Washington—U.S. Senators Dianne Feinstein and Barbara Boxer joined with Congresswoman Anna G. Eshoo (all D-Calif.) and other colleagues today to introduce the Head Start on Vaccinations Act, legislation that would protect children from preventable diseases by ensuring that all children in Head Start and Early Head Start programs nationwide are fully vaccinated unless they have been exempted for medical reasons.
“The recent outbreaks of whooping cough and measles in California serve as a stark reminder that vaccination is a matter of public health, not personal choice,” said Senator Feinstein. “Our goal must be to vaccinate as many children as possible against infectious diseases. That’s the only way to protect children who can’t be vaccinated for medical reasons and the best way to prevent the spread of deadly diseases like measles. Ensuring that all children in Head Start programs are vaccinated is an important step toward that goal.”
“We must protect the more than one million children who attend Head Start programs nationwide from preventable diseases like measles,” Senator Boxer said. “This legislation is an important first step in the broader effort to strengthen our vaccination policies at all levels of government to help prevent the spread of deadly diseases.”
“Vaccinating children against deadly diseases, such as measles, is essential. Children, their families, schools and public places are safer and healthier because of them,” Congresswoman Eshoo said. “The Head Start on Vaccinations Act requires the approximately one million children in our country who are enrolled in Head Start programs to be vaccinated unless they have a medical exemption. This is a ‘booster shot’ for our nation’s vaccine policies.”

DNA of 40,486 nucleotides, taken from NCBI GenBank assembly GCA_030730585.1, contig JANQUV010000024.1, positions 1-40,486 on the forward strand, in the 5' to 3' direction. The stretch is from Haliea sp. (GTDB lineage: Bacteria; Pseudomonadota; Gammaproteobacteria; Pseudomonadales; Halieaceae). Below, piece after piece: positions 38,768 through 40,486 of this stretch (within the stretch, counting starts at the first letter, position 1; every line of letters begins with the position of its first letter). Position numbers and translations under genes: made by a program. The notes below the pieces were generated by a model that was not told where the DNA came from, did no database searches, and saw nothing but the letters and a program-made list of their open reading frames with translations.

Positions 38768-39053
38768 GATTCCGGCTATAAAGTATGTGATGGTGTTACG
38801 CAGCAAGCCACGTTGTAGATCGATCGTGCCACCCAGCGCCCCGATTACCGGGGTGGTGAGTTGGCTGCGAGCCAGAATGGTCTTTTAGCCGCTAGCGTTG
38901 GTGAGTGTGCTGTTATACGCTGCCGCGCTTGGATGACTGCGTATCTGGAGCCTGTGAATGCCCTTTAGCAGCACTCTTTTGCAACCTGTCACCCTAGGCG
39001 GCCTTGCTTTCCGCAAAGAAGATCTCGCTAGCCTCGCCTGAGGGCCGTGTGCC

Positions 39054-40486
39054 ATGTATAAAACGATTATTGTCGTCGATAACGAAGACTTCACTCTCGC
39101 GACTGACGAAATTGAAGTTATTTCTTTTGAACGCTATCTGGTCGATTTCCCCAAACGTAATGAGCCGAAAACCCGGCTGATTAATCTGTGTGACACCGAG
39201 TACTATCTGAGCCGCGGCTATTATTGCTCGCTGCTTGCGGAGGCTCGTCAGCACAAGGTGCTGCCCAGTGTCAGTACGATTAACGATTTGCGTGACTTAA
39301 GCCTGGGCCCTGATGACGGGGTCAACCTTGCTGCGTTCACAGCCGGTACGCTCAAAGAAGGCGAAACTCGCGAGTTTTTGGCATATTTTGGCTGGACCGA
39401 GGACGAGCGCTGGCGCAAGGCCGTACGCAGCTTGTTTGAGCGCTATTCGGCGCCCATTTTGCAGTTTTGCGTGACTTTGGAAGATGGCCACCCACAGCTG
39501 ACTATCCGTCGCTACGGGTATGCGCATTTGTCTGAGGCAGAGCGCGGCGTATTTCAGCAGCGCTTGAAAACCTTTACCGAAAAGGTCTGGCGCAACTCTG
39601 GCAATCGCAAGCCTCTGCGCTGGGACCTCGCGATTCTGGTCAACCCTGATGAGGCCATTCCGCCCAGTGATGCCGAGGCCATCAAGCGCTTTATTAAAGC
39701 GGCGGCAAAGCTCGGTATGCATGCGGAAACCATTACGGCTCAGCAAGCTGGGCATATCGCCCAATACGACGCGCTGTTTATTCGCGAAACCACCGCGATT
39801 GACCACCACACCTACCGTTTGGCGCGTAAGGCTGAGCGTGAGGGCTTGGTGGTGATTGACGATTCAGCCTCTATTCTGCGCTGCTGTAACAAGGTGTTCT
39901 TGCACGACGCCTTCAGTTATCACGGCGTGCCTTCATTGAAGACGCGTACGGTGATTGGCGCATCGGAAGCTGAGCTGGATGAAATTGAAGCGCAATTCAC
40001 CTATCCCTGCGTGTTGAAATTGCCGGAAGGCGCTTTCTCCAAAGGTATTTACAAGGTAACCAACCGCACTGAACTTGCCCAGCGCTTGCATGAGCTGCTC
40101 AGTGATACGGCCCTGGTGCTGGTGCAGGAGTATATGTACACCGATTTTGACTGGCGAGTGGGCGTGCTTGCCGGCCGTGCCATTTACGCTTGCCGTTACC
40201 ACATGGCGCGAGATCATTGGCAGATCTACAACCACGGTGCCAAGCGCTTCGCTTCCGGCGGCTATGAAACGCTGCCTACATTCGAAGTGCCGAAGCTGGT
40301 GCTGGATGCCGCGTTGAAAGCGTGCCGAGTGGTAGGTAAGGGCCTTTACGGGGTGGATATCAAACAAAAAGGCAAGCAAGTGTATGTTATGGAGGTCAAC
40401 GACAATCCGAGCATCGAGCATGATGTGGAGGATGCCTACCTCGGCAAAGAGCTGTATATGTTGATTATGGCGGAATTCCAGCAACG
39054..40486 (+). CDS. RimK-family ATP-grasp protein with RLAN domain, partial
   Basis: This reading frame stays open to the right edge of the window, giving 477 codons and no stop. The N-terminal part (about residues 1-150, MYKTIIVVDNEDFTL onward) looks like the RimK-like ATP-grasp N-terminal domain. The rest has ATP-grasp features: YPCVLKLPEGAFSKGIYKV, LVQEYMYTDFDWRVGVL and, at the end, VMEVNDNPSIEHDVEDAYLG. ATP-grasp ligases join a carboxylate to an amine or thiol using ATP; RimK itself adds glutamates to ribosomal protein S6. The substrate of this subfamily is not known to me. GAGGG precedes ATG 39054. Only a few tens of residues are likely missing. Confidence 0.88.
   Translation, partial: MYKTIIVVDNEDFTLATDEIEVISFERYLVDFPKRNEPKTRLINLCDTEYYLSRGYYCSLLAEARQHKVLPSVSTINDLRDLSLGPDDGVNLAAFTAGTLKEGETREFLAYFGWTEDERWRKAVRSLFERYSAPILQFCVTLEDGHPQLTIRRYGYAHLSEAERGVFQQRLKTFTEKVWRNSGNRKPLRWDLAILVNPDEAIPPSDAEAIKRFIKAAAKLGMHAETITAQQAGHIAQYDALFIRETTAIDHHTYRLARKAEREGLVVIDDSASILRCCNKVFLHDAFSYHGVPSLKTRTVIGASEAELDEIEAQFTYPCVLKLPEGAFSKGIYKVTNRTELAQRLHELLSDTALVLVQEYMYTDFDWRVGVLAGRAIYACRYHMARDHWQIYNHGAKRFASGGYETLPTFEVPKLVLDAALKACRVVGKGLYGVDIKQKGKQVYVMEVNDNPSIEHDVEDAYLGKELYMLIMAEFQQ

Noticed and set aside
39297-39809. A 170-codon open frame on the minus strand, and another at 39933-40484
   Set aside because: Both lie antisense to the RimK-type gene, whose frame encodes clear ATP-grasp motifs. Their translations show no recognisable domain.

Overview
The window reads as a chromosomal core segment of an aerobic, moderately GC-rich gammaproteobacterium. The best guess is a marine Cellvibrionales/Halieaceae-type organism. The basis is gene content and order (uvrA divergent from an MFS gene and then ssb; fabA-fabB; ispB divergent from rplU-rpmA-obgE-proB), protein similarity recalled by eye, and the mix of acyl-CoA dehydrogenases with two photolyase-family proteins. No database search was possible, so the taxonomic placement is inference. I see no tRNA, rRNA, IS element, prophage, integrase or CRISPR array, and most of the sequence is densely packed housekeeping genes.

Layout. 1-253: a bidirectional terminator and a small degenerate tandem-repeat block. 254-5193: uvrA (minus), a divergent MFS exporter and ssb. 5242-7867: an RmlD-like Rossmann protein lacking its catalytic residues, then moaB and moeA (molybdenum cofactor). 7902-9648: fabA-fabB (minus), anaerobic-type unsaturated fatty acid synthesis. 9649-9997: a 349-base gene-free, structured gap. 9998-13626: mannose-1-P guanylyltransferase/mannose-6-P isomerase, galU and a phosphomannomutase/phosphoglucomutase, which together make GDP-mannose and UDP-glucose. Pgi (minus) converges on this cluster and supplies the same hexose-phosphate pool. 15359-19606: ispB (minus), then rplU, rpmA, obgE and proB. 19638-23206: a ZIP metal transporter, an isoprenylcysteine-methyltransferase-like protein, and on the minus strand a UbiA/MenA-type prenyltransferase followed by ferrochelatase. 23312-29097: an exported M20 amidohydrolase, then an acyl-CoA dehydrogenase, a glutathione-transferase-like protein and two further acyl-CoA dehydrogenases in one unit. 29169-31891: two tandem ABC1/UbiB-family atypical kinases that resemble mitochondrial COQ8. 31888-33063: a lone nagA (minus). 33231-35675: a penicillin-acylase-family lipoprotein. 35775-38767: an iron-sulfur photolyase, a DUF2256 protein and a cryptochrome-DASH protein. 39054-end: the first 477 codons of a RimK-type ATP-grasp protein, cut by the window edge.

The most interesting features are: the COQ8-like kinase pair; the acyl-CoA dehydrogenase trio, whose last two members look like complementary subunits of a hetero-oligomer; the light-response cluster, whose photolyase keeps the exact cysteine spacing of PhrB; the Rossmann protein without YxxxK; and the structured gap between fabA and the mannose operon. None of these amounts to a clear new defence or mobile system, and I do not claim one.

The new legislation would require all children who enroll in Head Start and Early Head Start programs nationwide to be fully vaccinated. Under the bill, parents of currently enrolled children in Head Start programs would be given 3 months to ensure that vaccines are up-to-date according to the Centers for Disease Control and Prevention’s recommended schedule.
Parents of newly enrolled children would have to submit up-to-date information on vaccinations or consent to allowing Head Start to assist them in getting their child vaccinated quickly. Parents could receive a medical exemption only if a qualified health care provider determines that their child has an underlying medical condition that would prevent them from being vaccinated, such as an autoimmune deficiency, chemotherapy treatment or a recent transplant.
Under the bill, Head Start programs would assist families in accessing the services they need in order to get their children fully vaccinated. Head Start has long been a leader in connecting families to health services by providing care on site or referring families to local partners to get free or affordable care.
The House legislation is cosponsored by Representatives Judy Chu (D-CA), Jackie Speier (D-CA), Adam Schiff (D-CA), Doris Matsui (D-CA), Diana DeGette (D-CO), Rosa DeLauro (D-CT) and Mike Honda (D-CA).
Groups supporting the bill include the American Public Health Association, the California Medical Association, the National Association of County and City Health Officials, Trust for America’s Health and the Public Health Institute.